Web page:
Climbing upward is the perfect metaphor for the process of living, which, if we are willing to consider it, is identical to the process of aging.
How would you describe an older person, say, one who's about 75? What image comes into your mind that seems to appropriately represent what it's like to have accumulated many years of life? A stately old elm tree with huge, gnarly branches? A rock by the sea that has been eroded by the battering of countless storm-blown waves? A once-overflowing river that has dried out and been reduced to a shallow stream? A well-worn sofa that has offered years of repose and comfort to a family?
We use lots of metaphors to describe the aging process as well as someone who has experienced it for many decades. Some images may be positive, but more often than not, because our culture is mainly youth-obsessed and age-fearful, most of them reflect conditions of deterioration and decline.
The most common phrase of this sort is one that describes an old person as being "over the hill." That term has become so widely used that it's grown into a meme of its own (over-the-hill cards) to represent the genre of birthday greetings that rely on harmless mockery of their recipients. But even if we smile when sending or receiving such a card, the mockery isn't harmless at all, because it resonates with our subliminal fear and dread of aging ... and reinforces it.
I think it's about time we analyze this particular phrase.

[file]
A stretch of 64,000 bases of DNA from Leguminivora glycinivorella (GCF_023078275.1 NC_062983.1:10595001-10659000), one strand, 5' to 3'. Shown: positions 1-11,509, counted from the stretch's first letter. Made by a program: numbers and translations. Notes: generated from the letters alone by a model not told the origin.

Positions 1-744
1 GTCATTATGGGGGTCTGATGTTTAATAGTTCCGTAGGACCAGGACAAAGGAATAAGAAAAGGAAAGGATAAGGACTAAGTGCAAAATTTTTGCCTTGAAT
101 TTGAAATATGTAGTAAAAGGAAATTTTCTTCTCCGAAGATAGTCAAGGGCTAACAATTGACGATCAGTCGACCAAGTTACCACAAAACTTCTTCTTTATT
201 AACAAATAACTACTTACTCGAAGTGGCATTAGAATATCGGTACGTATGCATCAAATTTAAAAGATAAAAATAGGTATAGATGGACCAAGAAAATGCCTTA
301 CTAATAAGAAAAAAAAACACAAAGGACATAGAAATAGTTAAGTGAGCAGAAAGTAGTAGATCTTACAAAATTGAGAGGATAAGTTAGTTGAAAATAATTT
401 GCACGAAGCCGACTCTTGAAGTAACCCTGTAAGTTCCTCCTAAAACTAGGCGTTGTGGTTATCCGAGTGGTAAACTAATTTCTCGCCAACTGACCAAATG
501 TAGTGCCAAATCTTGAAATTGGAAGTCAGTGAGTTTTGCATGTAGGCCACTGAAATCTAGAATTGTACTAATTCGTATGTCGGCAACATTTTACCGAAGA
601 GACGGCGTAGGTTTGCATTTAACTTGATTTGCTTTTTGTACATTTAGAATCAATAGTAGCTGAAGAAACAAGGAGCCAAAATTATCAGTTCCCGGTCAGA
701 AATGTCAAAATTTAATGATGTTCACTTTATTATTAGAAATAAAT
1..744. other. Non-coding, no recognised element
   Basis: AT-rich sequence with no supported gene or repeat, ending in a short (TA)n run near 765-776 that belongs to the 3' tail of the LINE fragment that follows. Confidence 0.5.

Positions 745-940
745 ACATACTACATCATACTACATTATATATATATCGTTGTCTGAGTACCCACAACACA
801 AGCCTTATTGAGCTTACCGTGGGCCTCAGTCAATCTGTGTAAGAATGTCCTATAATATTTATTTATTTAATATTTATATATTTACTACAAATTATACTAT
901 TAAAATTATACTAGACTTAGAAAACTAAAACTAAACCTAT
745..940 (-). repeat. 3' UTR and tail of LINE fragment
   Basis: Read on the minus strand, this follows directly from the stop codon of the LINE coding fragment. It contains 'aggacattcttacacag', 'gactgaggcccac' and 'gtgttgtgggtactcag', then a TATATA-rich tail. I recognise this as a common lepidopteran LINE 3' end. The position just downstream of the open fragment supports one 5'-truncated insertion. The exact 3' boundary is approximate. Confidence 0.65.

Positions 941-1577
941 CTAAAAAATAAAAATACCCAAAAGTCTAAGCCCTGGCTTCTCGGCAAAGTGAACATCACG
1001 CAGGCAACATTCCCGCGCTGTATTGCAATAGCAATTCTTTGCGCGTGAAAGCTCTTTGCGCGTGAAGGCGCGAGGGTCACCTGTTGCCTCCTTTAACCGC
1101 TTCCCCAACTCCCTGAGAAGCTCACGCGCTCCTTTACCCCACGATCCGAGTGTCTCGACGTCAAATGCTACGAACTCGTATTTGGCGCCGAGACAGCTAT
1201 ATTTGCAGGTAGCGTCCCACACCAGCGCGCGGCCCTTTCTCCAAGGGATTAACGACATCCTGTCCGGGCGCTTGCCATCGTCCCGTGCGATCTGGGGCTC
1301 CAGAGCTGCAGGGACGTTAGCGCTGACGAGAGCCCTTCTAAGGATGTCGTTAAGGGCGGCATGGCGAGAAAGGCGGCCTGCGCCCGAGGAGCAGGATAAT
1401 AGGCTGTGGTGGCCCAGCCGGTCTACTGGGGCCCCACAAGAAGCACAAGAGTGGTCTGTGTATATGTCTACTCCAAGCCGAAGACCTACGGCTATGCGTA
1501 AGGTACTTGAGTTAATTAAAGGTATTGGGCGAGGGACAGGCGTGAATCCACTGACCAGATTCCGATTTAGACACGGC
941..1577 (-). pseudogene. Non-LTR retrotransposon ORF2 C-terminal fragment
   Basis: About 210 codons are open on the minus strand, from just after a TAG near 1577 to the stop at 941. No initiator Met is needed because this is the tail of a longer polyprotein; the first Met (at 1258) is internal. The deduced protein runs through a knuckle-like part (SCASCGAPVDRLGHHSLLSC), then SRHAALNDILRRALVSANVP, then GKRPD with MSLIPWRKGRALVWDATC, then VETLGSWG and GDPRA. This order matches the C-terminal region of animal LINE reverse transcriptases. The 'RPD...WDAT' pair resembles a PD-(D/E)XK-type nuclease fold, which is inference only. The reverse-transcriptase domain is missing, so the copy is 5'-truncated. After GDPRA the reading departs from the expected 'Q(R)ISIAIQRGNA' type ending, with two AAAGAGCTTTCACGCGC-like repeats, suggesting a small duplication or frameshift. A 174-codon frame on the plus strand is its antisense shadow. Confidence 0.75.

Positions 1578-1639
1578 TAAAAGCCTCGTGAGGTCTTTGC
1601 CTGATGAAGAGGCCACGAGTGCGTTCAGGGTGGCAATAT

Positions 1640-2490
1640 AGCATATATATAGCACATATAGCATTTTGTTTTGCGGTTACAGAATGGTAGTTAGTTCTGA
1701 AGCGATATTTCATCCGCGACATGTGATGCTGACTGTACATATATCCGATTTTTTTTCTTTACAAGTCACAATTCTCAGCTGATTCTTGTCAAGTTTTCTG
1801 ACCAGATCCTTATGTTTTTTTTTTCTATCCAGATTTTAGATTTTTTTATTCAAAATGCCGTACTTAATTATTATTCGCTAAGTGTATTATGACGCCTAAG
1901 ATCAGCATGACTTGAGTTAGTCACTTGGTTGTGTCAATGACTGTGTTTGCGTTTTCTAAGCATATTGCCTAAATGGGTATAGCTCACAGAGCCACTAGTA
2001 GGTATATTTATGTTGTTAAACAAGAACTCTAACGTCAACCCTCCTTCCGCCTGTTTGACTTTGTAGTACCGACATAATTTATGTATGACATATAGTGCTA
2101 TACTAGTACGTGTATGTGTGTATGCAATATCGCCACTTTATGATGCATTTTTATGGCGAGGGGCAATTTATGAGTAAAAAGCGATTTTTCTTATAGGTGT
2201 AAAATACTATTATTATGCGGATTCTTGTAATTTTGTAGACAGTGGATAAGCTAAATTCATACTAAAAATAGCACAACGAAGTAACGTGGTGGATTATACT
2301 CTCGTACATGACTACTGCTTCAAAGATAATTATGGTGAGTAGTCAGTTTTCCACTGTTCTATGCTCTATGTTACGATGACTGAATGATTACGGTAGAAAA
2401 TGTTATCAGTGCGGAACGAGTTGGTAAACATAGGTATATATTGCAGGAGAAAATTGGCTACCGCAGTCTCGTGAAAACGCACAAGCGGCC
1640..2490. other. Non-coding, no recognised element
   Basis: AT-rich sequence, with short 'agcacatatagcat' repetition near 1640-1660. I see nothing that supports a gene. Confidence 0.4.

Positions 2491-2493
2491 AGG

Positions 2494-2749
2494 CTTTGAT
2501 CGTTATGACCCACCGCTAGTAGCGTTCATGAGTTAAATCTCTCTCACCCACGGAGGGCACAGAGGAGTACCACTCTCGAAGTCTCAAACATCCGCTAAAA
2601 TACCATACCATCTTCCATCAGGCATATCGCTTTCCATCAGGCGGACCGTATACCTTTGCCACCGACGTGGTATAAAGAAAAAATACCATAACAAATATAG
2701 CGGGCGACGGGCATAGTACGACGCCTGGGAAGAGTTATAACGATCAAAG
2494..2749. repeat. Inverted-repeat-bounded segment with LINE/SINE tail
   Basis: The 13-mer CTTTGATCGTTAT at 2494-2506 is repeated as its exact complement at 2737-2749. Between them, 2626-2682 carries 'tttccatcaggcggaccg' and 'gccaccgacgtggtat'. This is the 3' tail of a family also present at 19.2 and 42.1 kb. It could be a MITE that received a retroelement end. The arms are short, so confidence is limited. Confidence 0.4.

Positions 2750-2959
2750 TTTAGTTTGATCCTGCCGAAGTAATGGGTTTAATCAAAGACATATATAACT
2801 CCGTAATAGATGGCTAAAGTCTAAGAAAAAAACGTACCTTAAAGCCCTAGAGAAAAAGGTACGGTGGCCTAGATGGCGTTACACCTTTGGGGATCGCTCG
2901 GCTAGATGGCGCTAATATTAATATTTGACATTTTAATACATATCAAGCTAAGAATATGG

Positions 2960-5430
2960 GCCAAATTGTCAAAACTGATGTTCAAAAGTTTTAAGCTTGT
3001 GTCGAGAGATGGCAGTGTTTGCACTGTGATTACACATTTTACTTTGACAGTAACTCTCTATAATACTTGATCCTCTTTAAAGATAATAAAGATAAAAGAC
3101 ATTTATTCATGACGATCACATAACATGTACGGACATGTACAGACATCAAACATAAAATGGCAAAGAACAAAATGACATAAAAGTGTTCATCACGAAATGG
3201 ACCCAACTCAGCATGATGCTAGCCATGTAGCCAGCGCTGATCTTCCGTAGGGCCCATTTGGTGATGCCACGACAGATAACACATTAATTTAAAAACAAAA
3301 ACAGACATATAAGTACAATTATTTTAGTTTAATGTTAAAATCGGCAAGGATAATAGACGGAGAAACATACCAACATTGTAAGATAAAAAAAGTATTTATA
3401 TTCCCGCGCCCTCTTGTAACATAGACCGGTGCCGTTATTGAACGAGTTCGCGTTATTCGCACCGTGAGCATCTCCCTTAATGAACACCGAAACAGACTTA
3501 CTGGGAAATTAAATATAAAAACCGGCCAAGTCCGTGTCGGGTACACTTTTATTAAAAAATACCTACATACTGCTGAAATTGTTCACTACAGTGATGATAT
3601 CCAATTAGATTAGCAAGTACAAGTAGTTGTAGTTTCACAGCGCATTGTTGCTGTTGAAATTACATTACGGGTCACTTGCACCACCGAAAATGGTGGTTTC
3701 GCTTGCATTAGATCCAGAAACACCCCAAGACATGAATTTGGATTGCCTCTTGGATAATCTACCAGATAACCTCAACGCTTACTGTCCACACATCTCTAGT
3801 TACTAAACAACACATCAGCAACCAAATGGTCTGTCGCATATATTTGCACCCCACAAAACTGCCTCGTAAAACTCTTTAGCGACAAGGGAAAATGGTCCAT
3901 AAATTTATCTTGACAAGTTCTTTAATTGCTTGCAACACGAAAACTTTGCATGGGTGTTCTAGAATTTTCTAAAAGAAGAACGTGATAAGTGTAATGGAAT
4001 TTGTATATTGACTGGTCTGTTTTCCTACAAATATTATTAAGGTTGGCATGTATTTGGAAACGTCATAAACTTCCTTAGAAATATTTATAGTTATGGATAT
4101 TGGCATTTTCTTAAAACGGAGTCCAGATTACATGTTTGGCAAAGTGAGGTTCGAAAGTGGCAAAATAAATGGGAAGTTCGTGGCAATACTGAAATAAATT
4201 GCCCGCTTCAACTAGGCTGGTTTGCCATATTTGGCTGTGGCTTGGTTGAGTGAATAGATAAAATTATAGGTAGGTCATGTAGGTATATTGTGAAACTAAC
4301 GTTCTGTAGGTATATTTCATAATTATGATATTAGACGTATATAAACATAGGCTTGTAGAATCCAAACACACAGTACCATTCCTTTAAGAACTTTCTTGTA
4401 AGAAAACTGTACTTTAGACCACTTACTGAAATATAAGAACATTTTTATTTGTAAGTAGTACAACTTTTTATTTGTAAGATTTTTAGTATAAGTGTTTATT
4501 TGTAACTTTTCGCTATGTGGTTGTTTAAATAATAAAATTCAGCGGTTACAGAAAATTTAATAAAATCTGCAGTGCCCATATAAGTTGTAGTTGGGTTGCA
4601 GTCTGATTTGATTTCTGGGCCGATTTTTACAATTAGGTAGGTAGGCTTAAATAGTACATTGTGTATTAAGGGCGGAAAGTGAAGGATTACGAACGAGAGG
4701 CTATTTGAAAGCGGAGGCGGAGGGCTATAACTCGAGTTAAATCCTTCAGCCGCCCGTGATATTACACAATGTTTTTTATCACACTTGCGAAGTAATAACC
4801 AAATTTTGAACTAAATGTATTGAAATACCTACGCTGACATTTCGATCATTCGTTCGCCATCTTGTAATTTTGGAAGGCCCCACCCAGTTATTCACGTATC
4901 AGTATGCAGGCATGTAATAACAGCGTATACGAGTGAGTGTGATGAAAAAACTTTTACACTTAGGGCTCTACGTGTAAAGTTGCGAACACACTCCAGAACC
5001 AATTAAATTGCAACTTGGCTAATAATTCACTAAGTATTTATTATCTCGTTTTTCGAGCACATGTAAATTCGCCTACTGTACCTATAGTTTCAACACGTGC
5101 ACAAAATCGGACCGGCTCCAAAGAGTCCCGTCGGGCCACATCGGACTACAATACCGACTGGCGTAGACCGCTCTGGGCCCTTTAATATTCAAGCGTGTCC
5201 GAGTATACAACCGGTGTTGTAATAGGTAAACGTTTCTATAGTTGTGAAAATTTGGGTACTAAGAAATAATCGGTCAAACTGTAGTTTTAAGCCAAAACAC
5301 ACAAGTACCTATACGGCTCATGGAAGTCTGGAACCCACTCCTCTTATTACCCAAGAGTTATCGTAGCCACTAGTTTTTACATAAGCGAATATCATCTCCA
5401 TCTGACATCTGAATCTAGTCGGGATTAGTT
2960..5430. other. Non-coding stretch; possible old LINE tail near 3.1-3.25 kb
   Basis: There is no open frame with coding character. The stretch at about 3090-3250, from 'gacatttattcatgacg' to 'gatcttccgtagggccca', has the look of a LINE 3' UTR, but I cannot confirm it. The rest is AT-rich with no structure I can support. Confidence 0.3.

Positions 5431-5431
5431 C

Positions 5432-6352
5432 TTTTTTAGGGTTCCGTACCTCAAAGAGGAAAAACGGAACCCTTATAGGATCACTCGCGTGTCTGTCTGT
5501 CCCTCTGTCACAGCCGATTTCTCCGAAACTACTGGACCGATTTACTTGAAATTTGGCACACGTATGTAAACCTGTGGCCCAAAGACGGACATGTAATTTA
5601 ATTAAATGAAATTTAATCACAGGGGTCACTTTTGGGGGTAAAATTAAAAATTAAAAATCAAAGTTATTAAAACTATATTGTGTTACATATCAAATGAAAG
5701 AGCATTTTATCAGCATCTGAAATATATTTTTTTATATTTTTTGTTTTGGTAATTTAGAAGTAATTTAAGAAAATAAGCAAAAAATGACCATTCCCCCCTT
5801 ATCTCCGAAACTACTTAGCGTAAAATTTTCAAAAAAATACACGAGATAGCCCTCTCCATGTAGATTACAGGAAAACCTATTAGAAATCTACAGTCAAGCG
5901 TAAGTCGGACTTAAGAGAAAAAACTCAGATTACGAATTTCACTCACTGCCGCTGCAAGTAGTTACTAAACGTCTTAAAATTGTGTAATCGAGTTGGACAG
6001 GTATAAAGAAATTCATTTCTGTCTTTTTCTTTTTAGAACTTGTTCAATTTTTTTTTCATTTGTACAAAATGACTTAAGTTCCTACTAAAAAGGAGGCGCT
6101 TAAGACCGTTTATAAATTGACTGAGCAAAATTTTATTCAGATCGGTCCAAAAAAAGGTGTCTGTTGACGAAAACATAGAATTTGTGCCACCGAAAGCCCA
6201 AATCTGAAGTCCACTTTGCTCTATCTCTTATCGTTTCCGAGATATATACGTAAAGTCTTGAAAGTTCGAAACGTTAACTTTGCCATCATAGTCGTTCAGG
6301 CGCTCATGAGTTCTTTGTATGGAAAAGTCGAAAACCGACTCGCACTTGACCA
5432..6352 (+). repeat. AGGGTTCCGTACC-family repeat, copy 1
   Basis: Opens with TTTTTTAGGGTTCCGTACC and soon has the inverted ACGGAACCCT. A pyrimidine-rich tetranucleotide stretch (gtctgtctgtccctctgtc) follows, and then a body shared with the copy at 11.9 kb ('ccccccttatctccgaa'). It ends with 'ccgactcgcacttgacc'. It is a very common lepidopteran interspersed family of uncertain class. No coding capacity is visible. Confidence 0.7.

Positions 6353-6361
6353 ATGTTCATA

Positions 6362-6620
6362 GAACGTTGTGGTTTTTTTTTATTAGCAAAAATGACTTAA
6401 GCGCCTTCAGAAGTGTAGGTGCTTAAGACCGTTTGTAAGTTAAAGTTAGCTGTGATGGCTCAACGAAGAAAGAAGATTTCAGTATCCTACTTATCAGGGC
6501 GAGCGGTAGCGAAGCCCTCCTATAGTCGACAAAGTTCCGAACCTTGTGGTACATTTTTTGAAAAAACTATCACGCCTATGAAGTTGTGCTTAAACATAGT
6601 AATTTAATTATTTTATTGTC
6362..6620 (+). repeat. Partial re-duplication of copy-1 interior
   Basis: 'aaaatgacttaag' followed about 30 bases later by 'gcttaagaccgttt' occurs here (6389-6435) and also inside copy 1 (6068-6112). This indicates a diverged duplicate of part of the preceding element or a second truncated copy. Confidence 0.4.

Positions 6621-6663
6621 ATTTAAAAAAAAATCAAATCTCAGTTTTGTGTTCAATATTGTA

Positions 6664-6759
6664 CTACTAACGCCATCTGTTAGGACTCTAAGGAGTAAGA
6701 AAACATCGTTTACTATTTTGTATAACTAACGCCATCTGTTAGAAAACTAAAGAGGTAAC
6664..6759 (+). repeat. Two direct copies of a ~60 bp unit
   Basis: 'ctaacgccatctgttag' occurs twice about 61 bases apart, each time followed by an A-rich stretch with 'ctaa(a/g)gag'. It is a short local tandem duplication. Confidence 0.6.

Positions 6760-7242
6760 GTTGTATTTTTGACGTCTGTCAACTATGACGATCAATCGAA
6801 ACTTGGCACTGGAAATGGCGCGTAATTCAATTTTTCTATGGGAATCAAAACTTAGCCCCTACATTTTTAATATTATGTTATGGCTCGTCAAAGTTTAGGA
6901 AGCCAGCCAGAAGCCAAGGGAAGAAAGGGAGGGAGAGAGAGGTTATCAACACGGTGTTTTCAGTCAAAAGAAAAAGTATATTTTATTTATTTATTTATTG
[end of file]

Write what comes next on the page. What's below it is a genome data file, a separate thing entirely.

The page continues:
From the moment we're born, we experience social challenges to our survival and growth. Can we walk on our own? Can we learn to communicate to get our needs met by others? Can we make friends, succeed at school, earn a living, find a life partner, raise a family, discover our passion and purpose?
As a metaphor expressing any of those challenges, climbing a hill pretty much fits the bill. For what does it mean to climb steep terrain? It requires a certain amount of endurance, energy, determination, and practice. When you think about it, we climb a "hill" when we work toward reaching the goal of anything that matters to us.
To succeed in our upward treks, it helps to rely on a few important things. Training, for instance. The taller and steeper the challenge, the more it serves us to learn the ropes, so to speak, for making our way to the top. We can also benefit from having teachers who have had experience making the same trips and guides who can accompany us on our way. And, just as importantly, we need encouragement from those around us who honor our aspirations and our expectations of ourselves, who believe not only that we can do it, but also that we have the right to make that climb.
I'm not belaboring the hill metaphor by expounding on it like this. It really is the perfect way to talk about the process of living, which, if we are willing to consider it, is identical to the process of aging.
Given all of this, how did our culture determine that at some point in our lifespan there are no more challenges for any of us to face, or that it's useless to even try to meet those challenges and instead call it quits and return to ground level? When is it ever OK to describe an older person as "over the hill"?
Here's what needs to be said, to set the record straight: The longer we have lived, the more we have experienced. The more we have experienced, the more challenges we have faced. Older adults are longer-term climbers of all kinds of uphill terrain. You might even say we're the Master Climbers.
No older adult is "over the hill." S/He is at the top of a particular hill and because of this setting actually sees other hills in the distance yet to climb which couldn't be perceived from the bottom of the hill that s/he just ascended.
Let's get over being "over the hill." It's time we stop using this horrible phrase for good.
That is, for the good of us all.